Based on the mentioned latitude and altitude above sea level, Veloso et al. (1991) and Oliveira-Filho and Ratter (1995) would classify the primary vegetation in study area as tropical montane semideciduous forest, one of the major Atlantic forest formations. It is described by the authors as being `seasonal but moderately deciduous forest, occurring in the high-altitude (above 750m) hinterlands of southeastern and central Brazil, associated with soils of intermediate fertility'
Cattle grazing for milk production is the main land use type and therefore pasture is the dominant land cover type in the study area. Eucalyptus plantations occupy a secondary position in area but play an important hole in the region's economy. Tourism has been increasing recently and is the main income for the population of Conceiзгo do Ibitipoca, a village of about 1,000 inhabitants nearby the Ibitipoca State Park. Inaugurated in 1973, the park is centrally located in the study area and has the status of conservation area.
In data fusion, images have to be close to each other in time to avoid possible land cover changes. JERS-1 imagery was given a priority, since it is expected to give better forest cover classification results than the other available imaging SAR satellites due to its sensor characteristics (e.g. longer wavelength, medium incidence angle and HH polarization). The last JERS-1 image available for the region of interest is from December of 1995. The closest Landsat TM available with some clouds (not more than 10%) was chosen for data fusion purposes. An ERS-2 image was selected as a second source of SAR satellite data (with different sensor characteristics) for comparison purposes. A second Landsat TM image closer to the fieldwork date was selected to be classified for sampling design purposes. Finally, a cloud-free Ladsat TM image was used as source of information on the cloud gaps from the first Landsat TM image. Table 1 shows the images and their correspondent specifications. The study area boundaries were defined by overlaying images from the different sources and evaluating the suitability of all possible areas that contained the three imagery types required.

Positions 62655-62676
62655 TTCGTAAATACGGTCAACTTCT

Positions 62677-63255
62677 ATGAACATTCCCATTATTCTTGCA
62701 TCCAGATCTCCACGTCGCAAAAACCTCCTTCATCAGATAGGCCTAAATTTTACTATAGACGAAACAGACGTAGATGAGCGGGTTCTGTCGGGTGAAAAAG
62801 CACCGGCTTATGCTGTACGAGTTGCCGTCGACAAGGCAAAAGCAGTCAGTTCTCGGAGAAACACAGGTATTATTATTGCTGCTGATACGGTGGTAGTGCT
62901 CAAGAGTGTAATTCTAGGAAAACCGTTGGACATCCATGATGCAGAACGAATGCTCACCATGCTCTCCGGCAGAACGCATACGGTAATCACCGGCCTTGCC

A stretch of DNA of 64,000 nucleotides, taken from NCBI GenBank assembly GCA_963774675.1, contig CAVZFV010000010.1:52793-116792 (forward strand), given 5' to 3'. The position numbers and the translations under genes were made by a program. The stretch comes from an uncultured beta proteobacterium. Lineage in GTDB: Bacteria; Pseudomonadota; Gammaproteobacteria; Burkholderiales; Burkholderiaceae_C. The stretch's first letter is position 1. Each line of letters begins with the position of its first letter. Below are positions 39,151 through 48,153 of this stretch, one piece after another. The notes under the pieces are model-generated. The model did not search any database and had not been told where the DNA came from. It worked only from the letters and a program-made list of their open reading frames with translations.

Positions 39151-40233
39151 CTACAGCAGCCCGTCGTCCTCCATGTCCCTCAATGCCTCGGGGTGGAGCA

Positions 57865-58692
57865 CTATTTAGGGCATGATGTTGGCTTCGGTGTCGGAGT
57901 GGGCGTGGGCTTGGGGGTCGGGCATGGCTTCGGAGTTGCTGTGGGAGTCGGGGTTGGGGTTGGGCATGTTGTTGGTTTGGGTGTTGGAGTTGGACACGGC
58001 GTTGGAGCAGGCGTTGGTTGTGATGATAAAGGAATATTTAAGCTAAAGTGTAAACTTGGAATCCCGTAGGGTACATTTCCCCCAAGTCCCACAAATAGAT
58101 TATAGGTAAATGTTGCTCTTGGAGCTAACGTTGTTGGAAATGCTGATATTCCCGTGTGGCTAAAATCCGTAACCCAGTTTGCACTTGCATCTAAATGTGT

Table 1: Satellite imagery selected, their main characteristics and purpose.
Product (#) Landsat-5 TM (1) Landsat-5 TM (2) Landsat-5 TM (3) JERS-1. SAR. BSQ (4) ERS-2. SAR. PRI (5)
Date 24/08/95 31/01/96 16/08/98 09/12/95 17/04/96
Bands 3,4,5 3,4,5 3,4,5 n.a. n.a.
Orbit/ Path 218 218 218 377 05188
Frame/ Row 075 075 075 337 4041
Scene Center 21°41'S, 44°37'W 21°40'S, 44°42'W 21°42'S, 44°37'W 21°83'S, 43°93'W 21°31'S, 43°47'W
Pixel Size 30m 30m 30m 12.5m 12.5m
Purpose data fusion cloud cover gaps info. sampling design data fusion data fusion
International Archives of Photogrammetry and Remote Sensing. Vol. XXXIII, Part B1. Amsterdam 2000.